There’s a lot talk today about the genuine merit in trying to hire employees skilled in emotional intelligence. Among the assessment tools we’ve used at Leading With Courage Academy, one of them is designed specifically for new hires from outside the organization. It evaluates candidates on nearly 70 aspects of emotional intelligence, providing the organization with a detailed report of the candidate’s level of emotional intelligence. So, well before you hire an individual, during the interview process you can screen for EI to see if the person has high emotional intelligence, is going to be a bit of a project or simply doesn’t fit in with your culture at all.
With this in mind, how useful could hiring for EI be in particular for a company going through a merger or acquisition? Imagine that a private equity company is charged with installing a new leader and needs to make sure the leader gets off on the right foot with the culture. We don’t want to simply evaluate them on the basis of their background and experience, do we? Those might not be the best indicators alone. We also want an indication of how well they’re going to bring skills such as empathy, inspiring performance, and self-awareness that aren't on a piece of paper. Measuring for EI may be a great way to obtain that keen understanding.
DiSC and EI Working Together
Here’s where the magic can truly happen, however: One of the tools we use in addition to our EI tool is a DiSC assessment that measures behavior preferences and tendencies. Some people view DiSC and EI as similar assessments but in reality, they aren't substitutes for each other at all. Here’s why: What DiSC measures is far more stationary. EI is much more fluid.
You can use the EI tool in hiring process whereas it’s advised not to use DiSC to make hiring decisions. For example, let’s say the DiSC assessment says you’re a strong “I.” Does that mean you can't be a good finance person? Of course not. Everyone can do any job and any style can do a job. Therefore, to hire exclusively on the basis of a person being a “D,” “I” “S” or “C” is not the most useful or appropriate way to apply that tool.
What's been interesting is when you run comparison reports through DiSC. One of our clients in a hiring mode has ensured all of their salespeople have taken a DiSC assessment. They've been hiring and interviewing a variety of candidates. When they add member to the sales team, they have him or her complete a DiSC assessment that’s specific to sales, run a comparison report between that individual and one or two people that could be their supervisor. This gives the company a sense of the best fit between a manager and a new hire. Is Fred going to be a better fit for our new hire? Or Sally? Or Peter? Which one is going to sync up with them the best and where are the commonalities?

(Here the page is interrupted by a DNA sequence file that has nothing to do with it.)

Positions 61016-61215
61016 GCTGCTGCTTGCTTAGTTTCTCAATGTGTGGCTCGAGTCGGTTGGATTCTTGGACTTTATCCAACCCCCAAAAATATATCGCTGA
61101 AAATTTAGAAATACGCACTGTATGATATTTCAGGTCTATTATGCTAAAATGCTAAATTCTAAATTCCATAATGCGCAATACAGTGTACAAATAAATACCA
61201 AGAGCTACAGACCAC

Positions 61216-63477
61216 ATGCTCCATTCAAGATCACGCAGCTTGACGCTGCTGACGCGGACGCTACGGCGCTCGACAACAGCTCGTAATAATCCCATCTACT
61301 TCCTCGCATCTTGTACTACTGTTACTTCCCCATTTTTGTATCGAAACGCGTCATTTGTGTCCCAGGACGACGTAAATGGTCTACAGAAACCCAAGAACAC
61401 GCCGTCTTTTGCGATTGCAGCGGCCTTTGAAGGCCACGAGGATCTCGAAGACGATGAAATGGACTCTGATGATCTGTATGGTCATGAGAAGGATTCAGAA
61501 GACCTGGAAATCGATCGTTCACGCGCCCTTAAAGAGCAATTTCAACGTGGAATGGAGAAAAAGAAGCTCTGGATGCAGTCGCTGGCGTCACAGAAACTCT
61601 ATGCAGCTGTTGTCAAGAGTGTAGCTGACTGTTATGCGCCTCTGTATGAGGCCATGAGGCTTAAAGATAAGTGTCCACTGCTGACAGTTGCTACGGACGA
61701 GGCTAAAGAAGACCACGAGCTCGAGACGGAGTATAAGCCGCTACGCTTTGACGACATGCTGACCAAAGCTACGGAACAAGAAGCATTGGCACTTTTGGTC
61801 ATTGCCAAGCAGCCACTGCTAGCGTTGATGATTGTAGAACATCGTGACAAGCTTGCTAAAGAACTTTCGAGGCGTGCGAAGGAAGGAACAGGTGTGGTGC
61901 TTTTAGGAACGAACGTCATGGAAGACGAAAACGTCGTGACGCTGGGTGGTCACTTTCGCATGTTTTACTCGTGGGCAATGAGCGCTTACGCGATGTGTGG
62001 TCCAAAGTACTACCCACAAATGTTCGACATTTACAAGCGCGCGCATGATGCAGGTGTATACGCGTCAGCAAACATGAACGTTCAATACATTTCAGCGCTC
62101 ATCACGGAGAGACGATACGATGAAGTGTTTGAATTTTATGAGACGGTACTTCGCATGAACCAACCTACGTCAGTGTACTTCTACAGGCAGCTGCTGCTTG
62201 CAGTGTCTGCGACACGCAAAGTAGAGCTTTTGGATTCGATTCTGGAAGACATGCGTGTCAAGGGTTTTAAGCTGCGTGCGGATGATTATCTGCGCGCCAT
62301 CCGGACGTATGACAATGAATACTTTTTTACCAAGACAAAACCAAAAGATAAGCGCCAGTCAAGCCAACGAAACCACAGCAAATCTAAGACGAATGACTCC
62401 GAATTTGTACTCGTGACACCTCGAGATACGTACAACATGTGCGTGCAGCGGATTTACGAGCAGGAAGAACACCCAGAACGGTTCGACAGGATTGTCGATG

Mind you, this approach is not done with the purpose of ensuring everyone in the company looks, acts and sounds the same. However, at the same time, they don’t want to put people in their environment that are such polar opposites that they’re not going to collaborate. They're looking for these better matches from the very beginning.
Now let’s pair that with the candidate’s EI scores. Suddenly, you have a richer picture that indicates whether or not that the person is going to succeed. We recently learned that when the U.S. Air Force began screening for emotional intelligence, its recruiters increased their ability to predict successful hires by 300%.
This may or may not be the “Holy Grail” for hiring managers, but the combination of DiSC with emotional intelligence screening could go a long way toward helping managers understand who is going to be a very good fit for the culture and who is going to be an obvious misfit worth avoiding.
Click here to view an infographic that compares Everything DiSC and Genos Emotional Intelligence assessments.
Once They’re Hired, Then What?
Let’s say you’ve just hired a high-level individual at the Director tier or C-Suite. After your new hire has spent at least six months in your environment, there have almost certainly been some new developments by this point: They’re more entrenched in the organization, so others have formulated opinions about them based on their firsthand experience.
Now it’s time for you to marry both DiSC and EI so that you can get a behavioral assessment that provides insight into their tendencies as well as how that person is “showing up” in front of others. This should serve as an excellent baseline, but you’re not done yet.
With the DiSC assessment and EI findings complete, have the individual do a 360 self-assessment to reveal how and where they might need more help. This sets up a structure each year or so for them to be reassessed to show what progress they’ve made.
Everyone in the organization should take a DiSC assessment so you can run comparison reports that allow you to compare new hires, managers, director boards, peers and colleagues.
Reduce Your Hiring Risks
See, understanding how your leaders and emerging leaders in the organization doesn’t have to be a guessing game where you hope your newly installed hire at the top is going to be somebody who lasts for a long time. By conducting several assessments, each one will uncover something different about the person as they validate one another. With the DiSC and EI combination, it’s a better way to manage and shape your talent.
About the Leading With Courage Academy
The Leading With Courage Academy facilitates leadership assessments, workshops and coaching programs, including DiSC, emotional intelligence, and employee engagement, that help individuals and teams realize peace of mind and confidence as more effective leaders. http://www.lwcacademy.com